In the 1980s, corporate training began moving away from classroom instruction to online platforms. With increased network speed and diminishing time for training1 , it made less sense to drag employees away from their desks to listen to a speaker. Companies began to buy learning management systems (LMS) to archive online lessons and track employee use.
Corporate buyers and training departments spent valuable time and money figuring out which LMS to install. Which product would provide the best training options for their employees? Which system would mesh with the company’s existing technology and procedures while fitting into the training budget?
Decisions made, training departments went about populating their LMS with long-form manuals, Powerpoints, and other documents required for employee onboarding, education, and compliance. Not surprisingly, these resources were similar in content and format to the in-person classes they replaced. However, they lacked the personal touch and individual attention provided by classroom interaction. Companies expended great effort trying to get employees to access these resources, but employee buy-in was notoriously low.
Then everything changed.
From LMS to LXP
A generation of Internet-connected people entered the workforce and changed learning styles for everyone. These workers did not think highly of administrator-driven learning platforms that gave them little control over what and when they learned. They also did not appreciate that the materials matched the company’s needs, but was not engaging. Employees of all ages clamored for resources that would give them a more flexible, individually directed, YouTube-like experience. They wanted learning that would fit their tight schedules as well as their compartmented knowledge needs. This drove a desire for micro-learning assets, which would allow employees to quickly access exactly the information they needed to accomplish specific jobs.
To meet this demand, LMS vendors began adding features to their products. New types of resources—shorter and more task-oriented—and better ways of accessing those resources were included. Before long, the static, company-centric LMS had morphed into an outward-oriented learning experience platform (LXP) that pulled materials of all kinds from all over the internet.
Perhaps more significantly, LXP architects addressed the problem of discovery. The proprietary training library of almost any business can include thousands of courses. That number explodes when outside sources are included. Almost any video, podcast, or webpage is potentially a way to learn. Instead of being frustrated by a lack of resources, learners were overwhelmed by a glut of unorganized and in some cases low-quality materials.
To give some intelligence to discovery, LXP vendors considered what was important to users in order to create search algorithms. According to Josh Bersin, a global research analyst, public speaker, and writer about corporate human resources, there are five main algorithm categories that make LXPs more user-friendly than earlier systems2:
- Skills-based learning: The LXP directs users to learning paths based on their job profiles and job skills.
- Usage-based recommendations: The LXP aggregates data from similar users to recommend learning based on group preferences.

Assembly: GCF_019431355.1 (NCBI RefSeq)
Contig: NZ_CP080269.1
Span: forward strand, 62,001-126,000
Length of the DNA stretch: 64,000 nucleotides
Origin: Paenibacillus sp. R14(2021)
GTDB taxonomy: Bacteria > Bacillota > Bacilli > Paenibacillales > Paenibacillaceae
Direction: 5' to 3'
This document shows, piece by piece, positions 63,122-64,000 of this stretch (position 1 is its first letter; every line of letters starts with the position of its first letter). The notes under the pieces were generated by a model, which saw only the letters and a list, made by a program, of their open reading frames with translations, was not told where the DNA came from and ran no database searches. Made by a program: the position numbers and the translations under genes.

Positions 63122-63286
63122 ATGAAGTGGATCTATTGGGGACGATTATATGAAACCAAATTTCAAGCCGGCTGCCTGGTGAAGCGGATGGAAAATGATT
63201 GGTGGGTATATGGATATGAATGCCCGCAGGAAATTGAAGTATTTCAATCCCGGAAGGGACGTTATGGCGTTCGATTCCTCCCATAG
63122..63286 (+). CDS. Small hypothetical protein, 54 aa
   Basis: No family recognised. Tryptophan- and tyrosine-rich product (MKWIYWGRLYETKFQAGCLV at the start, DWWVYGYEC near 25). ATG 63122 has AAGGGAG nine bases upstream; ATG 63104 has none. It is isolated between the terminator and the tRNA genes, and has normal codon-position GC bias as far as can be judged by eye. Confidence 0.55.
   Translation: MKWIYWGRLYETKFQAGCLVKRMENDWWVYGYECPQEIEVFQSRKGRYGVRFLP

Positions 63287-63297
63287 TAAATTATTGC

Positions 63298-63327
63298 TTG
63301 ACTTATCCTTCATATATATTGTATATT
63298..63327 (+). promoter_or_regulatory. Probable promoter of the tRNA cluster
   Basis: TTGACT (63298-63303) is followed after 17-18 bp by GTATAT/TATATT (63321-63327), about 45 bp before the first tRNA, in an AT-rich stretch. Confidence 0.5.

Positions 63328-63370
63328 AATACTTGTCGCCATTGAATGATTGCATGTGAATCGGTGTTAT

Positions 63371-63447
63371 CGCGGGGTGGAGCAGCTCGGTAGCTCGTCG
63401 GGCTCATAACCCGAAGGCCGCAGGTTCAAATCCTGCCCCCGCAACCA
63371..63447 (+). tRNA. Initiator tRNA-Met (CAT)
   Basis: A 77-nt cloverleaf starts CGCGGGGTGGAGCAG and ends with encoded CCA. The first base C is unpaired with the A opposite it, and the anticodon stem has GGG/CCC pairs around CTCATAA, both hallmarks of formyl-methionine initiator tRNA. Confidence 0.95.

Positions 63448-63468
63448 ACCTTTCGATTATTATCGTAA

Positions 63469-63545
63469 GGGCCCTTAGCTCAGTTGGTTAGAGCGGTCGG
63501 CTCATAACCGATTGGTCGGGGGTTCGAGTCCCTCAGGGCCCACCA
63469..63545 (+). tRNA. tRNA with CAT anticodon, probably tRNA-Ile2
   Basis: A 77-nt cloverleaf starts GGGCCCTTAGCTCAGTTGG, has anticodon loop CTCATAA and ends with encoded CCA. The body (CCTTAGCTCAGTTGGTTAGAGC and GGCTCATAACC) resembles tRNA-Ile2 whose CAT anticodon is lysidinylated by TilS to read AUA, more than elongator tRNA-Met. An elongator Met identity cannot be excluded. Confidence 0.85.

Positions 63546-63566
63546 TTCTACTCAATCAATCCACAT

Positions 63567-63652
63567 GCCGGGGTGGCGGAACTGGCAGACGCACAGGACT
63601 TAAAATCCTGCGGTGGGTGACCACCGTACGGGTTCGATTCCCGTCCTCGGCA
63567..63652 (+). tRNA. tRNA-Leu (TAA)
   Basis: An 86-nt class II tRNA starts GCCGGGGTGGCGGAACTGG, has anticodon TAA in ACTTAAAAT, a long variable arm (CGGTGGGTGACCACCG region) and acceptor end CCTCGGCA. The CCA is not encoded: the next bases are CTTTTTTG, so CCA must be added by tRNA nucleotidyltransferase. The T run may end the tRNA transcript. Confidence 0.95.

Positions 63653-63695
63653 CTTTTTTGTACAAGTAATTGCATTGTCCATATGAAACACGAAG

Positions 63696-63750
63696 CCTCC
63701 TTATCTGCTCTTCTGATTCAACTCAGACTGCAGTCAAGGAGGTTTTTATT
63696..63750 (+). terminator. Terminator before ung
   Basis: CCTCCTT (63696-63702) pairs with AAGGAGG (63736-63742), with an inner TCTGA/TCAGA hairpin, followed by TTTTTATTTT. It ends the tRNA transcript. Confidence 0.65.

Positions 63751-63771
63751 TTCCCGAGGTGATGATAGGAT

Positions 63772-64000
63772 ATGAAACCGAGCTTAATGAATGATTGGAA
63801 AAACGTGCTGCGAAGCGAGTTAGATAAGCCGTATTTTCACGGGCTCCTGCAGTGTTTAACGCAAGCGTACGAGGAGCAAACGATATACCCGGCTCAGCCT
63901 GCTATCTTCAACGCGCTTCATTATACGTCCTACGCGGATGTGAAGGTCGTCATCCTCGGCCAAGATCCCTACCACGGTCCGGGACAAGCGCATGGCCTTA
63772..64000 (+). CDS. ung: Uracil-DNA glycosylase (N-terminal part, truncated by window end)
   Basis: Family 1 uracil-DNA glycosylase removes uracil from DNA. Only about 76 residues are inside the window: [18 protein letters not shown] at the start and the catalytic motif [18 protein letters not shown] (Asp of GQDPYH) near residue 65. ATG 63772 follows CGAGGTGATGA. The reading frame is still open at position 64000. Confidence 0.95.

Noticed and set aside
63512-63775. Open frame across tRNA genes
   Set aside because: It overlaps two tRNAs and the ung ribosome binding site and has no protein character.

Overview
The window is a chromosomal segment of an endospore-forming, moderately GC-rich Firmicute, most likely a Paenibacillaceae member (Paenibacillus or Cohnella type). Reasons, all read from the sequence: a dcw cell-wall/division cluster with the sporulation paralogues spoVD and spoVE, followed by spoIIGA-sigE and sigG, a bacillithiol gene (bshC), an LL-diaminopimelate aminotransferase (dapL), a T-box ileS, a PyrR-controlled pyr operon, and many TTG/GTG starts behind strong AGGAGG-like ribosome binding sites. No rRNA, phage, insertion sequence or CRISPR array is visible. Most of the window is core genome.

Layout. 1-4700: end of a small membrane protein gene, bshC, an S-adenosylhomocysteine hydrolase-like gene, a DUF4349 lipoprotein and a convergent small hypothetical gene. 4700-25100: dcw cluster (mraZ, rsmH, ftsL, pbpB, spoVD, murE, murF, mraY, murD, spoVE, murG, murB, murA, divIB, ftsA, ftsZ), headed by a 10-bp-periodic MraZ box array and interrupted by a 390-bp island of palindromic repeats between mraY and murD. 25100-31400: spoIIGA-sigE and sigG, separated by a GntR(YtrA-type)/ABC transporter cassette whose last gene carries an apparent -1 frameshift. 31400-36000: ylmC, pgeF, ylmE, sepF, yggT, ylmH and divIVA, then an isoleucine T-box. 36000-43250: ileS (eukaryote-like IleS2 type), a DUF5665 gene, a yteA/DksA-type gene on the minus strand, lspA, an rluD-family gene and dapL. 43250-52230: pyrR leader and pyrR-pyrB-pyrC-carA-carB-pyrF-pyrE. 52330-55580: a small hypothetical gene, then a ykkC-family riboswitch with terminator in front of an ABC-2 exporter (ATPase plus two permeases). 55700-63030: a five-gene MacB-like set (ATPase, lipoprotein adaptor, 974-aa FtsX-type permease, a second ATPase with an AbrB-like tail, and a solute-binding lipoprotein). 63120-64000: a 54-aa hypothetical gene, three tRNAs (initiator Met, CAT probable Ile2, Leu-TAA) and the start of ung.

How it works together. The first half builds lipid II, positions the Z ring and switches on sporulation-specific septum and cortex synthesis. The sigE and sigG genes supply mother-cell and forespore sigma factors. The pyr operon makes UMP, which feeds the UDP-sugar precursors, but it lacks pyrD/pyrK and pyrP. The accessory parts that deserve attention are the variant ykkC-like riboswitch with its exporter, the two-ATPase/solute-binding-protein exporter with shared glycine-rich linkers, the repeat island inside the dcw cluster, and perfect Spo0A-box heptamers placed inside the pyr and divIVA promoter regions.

- AI-based content analysis: The LXP “ingests” content to identify what each resource is teaching, as well as the level of expertise required for understanding in order to direct the user to appropriate materials.
- Chatting with the learner: User surveys and chatbots supplement the LXP’s understanding of the user, directing each one to material based on their work experience, learning preferences, and aspirations and career goals.
- Learning business rules: Based on data acquired about each user, the LXP initiates necessary compliance training, which can be organized to fit the user’s schedule.
Corporate Training Solutions of an LXP
So, what should an LXP do for your staff? At minimum, it should provide them with barrier-free learning. Staff should be able to easily access the learning they need within the flow of their normal workday. If confronted with a problem, they should be able to open the LXP, go directly to the appropriate resource, and use it to resolve the work issue. More specifically, it should encompass the following features3:
- emSearchable: The search function should be organic and easy to use, with filter trees that will take the user directly to the most appropriate content.
- Personalized: The LXP should allow users to learn in a way that suits them, with content based on their preferences and skill gaps. Materials should be presented in bite-sized chunks to encourage consumption, with liberal use of short video and audio assets. This will ensure an equivalent experience for mobile, desktop, or offline learning.
- Updatable: The LXP should be updated dynamically to keep the information current. Users should be able to share their own content, and community ratings should be available.
- Variable: Topics should include career development as well as on-the-job learning at point of need. The LXP should be an open ecosystem, linking corporate archives to the full internet. This will allow users to access what they need, from short-form videos to online books.
- Accountable: Administrators should be able to see content usage trends in order to determine the impact that individual assets—and the learning program as a whole—has on staff.
Contact us to learn more about the possibilities for enhancing and personalizing education with KEA, which uses an AI-powered learning facilitator to assess user behavior and align learning resources with the employee’s skill set, career aspirations and learning patterns.
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